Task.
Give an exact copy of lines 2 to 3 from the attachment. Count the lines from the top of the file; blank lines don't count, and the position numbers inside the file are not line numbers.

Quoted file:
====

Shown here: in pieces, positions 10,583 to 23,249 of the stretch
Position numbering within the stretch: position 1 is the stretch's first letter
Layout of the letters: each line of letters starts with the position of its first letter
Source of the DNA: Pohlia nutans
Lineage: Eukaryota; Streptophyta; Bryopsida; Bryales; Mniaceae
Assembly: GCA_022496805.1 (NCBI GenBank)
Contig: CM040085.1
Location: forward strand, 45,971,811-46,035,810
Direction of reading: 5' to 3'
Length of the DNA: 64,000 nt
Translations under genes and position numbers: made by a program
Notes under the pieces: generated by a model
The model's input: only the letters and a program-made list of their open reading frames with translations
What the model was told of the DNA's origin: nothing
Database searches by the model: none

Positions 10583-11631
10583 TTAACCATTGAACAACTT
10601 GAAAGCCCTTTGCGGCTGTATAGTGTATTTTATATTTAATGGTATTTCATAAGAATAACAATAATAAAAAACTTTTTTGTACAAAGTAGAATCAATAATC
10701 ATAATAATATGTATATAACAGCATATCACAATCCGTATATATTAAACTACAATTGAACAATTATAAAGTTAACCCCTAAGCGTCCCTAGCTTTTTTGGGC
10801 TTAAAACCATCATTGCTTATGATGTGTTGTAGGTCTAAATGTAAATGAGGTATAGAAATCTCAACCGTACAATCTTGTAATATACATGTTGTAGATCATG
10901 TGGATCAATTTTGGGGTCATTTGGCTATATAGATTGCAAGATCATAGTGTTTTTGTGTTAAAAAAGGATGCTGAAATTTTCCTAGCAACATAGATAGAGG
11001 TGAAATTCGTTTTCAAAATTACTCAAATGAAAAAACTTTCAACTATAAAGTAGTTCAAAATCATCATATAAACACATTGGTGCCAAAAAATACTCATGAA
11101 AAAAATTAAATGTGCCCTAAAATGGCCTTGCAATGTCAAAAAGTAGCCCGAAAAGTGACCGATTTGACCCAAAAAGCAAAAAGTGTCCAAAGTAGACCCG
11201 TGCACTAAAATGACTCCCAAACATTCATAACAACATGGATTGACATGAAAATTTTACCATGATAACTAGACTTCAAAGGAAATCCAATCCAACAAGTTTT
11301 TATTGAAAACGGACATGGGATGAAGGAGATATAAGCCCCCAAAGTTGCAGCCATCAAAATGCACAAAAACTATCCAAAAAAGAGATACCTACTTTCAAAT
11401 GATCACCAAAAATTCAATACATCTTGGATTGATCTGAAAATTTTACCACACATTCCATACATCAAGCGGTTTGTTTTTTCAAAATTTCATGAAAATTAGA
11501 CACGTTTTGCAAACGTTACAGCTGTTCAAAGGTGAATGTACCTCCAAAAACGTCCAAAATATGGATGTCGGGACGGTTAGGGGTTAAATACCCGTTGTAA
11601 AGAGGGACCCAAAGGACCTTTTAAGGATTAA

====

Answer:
Position numbering within the stretch: position 1 is the stretch's first letter
Layout of the letters: each line of letters starts with the position of its first letter